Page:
Author + information
- Received August 31, 2018
- Revision received December 19, 2018
- Accepted December 20, 2018
- Published online February 13, 2019.
- Alaa Alashi, MD,
- Tamanna Khullar, MD,
- Amgad Mentias, MD,
- A. Marc Gillinov, MD,
- Eric E. Roselli, MD,
- Lars G. Svensson, MD, PhD,
- Zoran B. Popovic, MD, PhD,
- Brian P. Griffin, MD and
- Milind Y. Desai, MD∗ (, )@DesaiMilindY
- Valve Center, Department of Cardiovascular Medicine, Heart and Vascular Institute, Cleveland Clinic, Cleveland, Ohio
- ↵∗Address for correspondence:
Dr. Milind Desai, Heart and Vascular Institute, Department of Cardiovascular Medicine, Cleveland Clinic, 9500 Euclid Avenue, Desk J1-5, Cleveland, Ohio 44195.
Objectives This study sought to determine whether baseline left ventricular global longitudinal strain (LV-GLS) and changes in left ventricular ejection fraction (LVEF) in a subgroup of subjects at post-operative follow-up added prognostic value in patients undergoing aortic valve (AV) surgery.
Background In patients with chronic severe aortic regurgitation (AR) and preserved LVEF, sensitive markers are needed to decide timing of AV surgery.
Methods This was an observational study in 865 patients (asymptomatic/mildly symptomatic, 52 ± 15 years of age, 79% men) with ≥3+ chronic AR and preserved LVEF of ≥50% who underwent AV surgery between 2003 and 2015. All patients had baseline echo (and LV-GLS imaging), whereas 285 patients underwent post-operative echo (including LV-GLS). Primary outcome was mortality.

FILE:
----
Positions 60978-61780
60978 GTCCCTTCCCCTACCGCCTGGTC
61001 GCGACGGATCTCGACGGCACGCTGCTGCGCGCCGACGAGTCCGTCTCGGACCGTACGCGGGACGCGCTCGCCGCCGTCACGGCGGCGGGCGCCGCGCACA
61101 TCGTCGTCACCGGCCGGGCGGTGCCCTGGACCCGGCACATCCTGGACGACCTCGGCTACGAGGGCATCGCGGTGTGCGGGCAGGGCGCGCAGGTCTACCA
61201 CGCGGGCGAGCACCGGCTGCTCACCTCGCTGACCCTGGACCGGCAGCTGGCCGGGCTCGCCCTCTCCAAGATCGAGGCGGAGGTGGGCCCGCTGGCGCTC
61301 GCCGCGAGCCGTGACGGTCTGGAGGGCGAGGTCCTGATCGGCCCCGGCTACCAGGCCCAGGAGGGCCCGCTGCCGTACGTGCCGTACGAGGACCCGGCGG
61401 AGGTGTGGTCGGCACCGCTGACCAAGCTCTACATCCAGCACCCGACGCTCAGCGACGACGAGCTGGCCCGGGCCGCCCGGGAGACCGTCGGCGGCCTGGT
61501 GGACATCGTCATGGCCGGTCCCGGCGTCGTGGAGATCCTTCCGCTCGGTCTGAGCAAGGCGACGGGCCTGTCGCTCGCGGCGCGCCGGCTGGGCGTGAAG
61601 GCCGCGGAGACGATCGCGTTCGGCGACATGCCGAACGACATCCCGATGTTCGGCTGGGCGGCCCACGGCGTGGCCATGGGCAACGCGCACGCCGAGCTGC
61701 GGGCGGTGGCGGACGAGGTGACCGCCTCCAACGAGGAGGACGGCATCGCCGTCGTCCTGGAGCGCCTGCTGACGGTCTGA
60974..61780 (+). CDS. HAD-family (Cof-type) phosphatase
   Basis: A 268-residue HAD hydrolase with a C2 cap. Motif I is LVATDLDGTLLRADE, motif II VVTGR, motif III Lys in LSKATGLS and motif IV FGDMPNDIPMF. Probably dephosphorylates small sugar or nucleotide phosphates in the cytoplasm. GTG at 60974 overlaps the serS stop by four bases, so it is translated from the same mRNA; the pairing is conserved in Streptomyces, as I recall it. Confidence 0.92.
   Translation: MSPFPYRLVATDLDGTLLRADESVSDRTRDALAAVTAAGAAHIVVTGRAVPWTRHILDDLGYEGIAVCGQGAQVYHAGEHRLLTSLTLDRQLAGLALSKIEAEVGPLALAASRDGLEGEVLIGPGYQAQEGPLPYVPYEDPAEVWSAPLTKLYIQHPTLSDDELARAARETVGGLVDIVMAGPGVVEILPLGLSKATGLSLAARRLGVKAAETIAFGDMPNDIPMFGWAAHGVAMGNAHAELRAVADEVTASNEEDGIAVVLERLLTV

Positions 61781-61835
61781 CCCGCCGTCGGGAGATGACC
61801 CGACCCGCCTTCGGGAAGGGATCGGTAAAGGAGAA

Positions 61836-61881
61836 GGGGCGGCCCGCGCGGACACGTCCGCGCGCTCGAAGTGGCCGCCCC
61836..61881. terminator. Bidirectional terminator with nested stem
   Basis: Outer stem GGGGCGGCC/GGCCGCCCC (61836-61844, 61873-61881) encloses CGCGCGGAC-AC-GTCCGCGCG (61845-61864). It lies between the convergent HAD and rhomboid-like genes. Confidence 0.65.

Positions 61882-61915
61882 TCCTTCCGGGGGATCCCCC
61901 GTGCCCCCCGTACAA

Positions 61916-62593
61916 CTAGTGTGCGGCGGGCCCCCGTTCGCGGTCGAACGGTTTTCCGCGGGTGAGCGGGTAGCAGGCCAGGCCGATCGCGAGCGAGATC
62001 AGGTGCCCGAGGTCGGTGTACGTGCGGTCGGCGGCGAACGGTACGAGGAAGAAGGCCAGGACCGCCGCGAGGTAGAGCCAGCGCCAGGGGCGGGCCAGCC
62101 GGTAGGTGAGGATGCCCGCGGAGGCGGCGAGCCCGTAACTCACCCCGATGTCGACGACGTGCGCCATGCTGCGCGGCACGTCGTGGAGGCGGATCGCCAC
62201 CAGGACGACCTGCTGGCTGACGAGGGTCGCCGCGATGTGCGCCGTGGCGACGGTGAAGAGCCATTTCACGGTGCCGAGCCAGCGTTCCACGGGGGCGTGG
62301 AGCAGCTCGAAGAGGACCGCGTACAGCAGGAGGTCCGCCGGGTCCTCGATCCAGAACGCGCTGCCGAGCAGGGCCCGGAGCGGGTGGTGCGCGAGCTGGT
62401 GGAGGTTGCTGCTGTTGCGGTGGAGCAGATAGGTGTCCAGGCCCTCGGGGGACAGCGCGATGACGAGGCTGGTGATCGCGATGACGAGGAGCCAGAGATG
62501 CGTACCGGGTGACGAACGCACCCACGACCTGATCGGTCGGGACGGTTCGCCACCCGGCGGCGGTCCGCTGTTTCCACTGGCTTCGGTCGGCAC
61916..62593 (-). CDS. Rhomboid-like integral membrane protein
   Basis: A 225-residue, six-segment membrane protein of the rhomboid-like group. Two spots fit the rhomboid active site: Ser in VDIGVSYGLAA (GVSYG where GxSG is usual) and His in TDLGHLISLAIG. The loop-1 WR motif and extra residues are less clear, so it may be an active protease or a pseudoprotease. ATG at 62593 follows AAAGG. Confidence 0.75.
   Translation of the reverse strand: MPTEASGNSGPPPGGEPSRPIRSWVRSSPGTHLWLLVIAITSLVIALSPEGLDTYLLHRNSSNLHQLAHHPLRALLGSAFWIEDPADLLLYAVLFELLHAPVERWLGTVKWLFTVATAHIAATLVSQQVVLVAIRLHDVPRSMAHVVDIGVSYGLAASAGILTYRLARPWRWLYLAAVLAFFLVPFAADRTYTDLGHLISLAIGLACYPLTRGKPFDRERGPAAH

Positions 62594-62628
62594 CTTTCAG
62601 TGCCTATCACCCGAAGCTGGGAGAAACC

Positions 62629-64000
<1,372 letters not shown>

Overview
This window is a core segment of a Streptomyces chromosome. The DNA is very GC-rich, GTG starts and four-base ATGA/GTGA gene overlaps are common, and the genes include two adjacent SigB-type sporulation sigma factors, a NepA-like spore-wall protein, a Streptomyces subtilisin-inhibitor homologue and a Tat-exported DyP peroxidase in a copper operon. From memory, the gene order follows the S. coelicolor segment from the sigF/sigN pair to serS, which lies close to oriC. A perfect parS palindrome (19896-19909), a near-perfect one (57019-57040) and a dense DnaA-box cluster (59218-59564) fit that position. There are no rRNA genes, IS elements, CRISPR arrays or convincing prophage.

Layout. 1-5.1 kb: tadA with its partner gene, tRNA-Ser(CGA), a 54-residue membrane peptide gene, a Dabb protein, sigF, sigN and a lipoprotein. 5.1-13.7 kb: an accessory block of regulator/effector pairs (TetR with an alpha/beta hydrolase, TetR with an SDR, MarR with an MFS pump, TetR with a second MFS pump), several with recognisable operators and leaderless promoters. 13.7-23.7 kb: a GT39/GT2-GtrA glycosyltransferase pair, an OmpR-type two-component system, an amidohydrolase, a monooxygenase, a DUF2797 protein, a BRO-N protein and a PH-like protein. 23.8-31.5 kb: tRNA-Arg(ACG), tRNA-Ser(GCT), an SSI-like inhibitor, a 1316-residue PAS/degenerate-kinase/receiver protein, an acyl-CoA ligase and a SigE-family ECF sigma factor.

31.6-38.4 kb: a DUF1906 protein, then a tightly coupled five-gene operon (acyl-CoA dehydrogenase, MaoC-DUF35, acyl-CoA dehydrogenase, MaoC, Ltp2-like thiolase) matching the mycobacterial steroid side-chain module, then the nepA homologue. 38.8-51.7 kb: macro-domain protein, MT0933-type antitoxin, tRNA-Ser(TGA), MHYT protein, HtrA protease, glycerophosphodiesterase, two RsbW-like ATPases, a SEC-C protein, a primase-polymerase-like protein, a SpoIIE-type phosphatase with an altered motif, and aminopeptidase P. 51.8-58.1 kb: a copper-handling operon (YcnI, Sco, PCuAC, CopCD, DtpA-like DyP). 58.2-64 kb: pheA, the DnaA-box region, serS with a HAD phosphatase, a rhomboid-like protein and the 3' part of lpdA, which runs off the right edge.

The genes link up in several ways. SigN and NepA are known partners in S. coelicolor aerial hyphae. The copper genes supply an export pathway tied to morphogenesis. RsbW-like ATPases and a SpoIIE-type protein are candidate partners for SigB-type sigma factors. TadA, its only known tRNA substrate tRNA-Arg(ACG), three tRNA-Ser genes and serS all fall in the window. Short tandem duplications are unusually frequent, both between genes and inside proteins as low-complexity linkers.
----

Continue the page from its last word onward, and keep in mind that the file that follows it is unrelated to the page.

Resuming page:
Results Only 478 patients (56%) patients had preoperative LV-GLS values better than −19%, despite a mean LVEF of 57 ± 4%. At a median 38 days, 632 patients underwent AV replacement, whereas 233 patients had AV repair. At a median follow-up of 6.95 (interquartile range [IQR]: 5.2 to 9.1) years, 105 patients (12%) died (2% in-hospital deaths). A higher proportion of patients with baseline LV-GLS grades worse than −19% died versus those whose LV-GLS score was better (15% vs. 10%; p < 0.01), and worse LV-GLS value was independently associated with higher longer-term mortality (hazard ratio: 1.62; 95% confidence interval [CI]: 1.40 to 1.86]; p < 0.001). In the 285 patients who underwent echo at 3 to 12 months post-operatively, LVEF normalized in 91% patients; however, only 88 patients (31%) had LV-GLS values better than −19%. Patients whose follow-up LV-GLS value was better than −19% had significantly better longer-term survival than those whose LV-GLS was not (5% vs. 15%, respectively; p < 0.01). An absolute worsening of 5% of LV-GLS from baseline was associated with increased mortality.
Conclusions In patients with ≥3+ chronic AR and preserved LVEF undergoing AV surgery, a baseline LV-GLS value worse than −19% was associated with reduced survival. In a subgroup of patients who returned for 3- and 12-month follow-up examinations, persistently impaired LV-GLS was associated with increased mortality.
Drs. Alashi and Khullar contributed equally to the work and are co-first authors. Dr. Gillinov is a consultant for Abbott, Medtronic, St. Jude’s Medical, Edwards Lifesciences, CryoLife, and Atricure; and holds equity in ClearFlow. Dr. Roselli is a consultant for Cryolife, Gore, and Terumo; and receives honoraria from Abbott, Edwards Lifesciences, LivaNova, and Medtronic. All other authors have reported that they have no relationships relevant to the contents of this paper to disclose.
- Received August 31, 2018.
- Revision received December 19, 2018.
- Accepted December 20, 2018.
- 2019 American College of Cardiology Foundation
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